Concentration beads

beadsIf you ask younger the kids to lie down and relax they will quickly start to wriggle, fidget or worse . However if you give them something to concentrate on it is much easier for them to sit or lie still. Give them a glass bead, the bigger the better. Have them hold it in their hand or even put it on their forehead. Simply ask them to concentrate and focus their attention on their bead.

Observe objects

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Have students observe an object, either something you bring into the classroom or an item that is already there. Take them through different aspects of the object. What is the objects shape, what is the subject’s colour, is it heavy or light, what is special about this item, how does it feel when you touch, how do you feel about it and so on?

Observe yourself

How do you feel when you listen to this poem, song or sound? Not only do students learn to become aware of their feelings, but also learn to label and talk about them.

Left hand (non-dominant hand)

We do so many things without really thinking about how we do them. If you ask students to do something they often do but with their non-dominant hand you will firstly provoke lots of giggles. You can then ask students to concentrate and be aware of all the little steps it takes to do something like write the word cat or draw a dog. You can also tie this into step plans which will we look at in a future blog.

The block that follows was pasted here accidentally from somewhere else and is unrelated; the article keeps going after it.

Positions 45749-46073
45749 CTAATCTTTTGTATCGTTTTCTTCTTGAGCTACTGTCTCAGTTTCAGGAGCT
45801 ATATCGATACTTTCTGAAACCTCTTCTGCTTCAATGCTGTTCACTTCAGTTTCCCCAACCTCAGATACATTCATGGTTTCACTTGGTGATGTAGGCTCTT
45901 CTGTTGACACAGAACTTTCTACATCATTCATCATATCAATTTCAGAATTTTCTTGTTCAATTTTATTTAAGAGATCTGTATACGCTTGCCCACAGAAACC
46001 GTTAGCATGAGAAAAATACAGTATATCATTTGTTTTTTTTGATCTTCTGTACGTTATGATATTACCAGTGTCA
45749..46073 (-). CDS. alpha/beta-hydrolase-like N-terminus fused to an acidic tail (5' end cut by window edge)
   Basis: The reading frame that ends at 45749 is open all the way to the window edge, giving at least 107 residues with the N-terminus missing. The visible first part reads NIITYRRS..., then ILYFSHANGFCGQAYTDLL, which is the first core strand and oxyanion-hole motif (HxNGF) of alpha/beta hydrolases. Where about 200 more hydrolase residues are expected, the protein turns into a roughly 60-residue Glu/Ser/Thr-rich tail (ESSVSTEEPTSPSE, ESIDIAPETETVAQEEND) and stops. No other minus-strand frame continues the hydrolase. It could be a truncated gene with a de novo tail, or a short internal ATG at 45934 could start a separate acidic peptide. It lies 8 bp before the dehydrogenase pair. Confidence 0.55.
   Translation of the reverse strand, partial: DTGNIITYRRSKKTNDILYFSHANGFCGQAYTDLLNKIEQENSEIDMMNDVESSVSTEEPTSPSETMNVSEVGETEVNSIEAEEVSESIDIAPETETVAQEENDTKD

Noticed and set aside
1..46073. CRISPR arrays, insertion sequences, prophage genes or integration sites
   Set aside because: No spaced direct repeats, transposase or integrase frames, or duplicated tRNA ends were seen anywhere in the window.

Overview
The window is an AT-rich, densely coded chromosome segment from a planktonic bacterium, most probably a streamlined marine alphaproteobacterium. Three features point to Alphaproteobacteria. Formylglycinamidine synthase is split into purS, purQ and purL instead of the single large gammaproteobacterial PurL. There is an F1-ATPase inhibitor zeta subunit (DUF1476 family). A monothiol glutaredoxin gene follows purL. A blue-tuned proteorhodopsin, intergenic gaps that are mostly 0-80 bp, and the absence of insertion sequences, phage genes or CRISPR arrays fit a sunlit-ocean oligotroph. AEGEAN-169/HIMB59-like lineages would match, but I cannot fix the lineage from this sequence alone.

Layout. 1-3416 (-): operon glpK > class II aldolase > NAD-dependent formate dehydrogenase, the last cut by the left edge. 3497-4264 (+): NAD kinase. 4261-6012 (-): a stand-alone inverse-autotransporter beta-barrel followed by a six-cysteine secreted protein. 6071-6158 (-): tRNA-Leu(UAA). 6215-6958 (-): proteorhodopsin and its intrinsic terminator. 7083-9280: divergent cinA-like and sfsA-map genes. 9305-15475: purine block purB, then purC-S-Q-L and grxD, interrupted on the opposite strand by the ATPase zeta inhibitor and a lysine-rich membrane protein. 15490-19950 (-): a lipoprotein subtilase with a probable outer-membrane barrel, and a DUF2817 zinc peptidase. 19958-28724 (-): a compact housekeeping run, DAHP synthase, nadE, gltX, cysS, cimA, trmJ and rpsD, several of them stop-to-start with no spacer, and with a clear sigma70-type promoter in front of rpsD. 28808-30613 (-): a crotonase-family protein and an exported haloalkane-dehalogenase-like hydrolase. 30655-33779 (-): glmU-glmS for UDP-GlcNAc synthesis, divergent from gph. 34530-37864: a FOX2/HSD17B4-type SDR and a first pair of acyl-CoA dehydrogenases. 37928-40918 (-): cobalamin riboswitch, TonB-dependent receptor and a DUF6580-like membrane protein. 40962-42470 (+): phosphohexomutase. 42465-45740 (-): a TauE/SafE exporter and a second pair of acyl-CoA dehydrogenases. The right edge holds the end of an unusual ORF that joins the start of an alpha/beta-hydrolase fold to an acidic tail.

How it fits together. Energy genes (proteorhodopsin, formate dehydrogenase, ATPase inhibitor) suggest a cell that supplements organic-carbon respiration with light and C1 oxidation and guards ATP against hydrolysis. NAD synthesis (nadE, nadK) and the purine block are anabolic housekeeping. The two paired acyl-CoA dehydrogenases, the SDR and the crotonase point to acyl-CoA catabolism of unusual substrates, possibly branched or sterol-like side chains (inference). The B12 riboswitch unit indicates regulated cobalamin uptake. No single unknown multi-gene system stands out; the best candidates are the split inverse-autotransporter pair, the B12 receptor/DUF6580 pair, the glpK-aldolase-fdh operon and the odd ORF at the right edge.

Favourite Personal Mindfulness Exercises

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At Pathways to Resilience Trust we believe that teachers are also leaders. To lead others to be more mindful and self aware we also must find ways to practice our own self awareness. Here are some of ours.

Anne (Executive Officer):  Likes to take time out from work at her desk. She focuses her attention on what is happening out of the office window, watching the wind sway the trees or the sun reflect on various objects (she is the boss so she can get away with staring out the window).

Kate: Takes a timeout for herself to relax, she particularly likes to sit and watch the ocean waves.

James: Simply concentrates on breathing to anchor himself into the present moment.

Roy (Blog Editor): Can’t beat long walks for reflection and self awareness.

Helping kids also helps families

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Sometimes we can get so focused on helping children become more resilient and capable in their life that we forget that by helping children we can help others around them. James Ryan found this out recently with one the kids that he taught the Mind in a Bottle techniques to.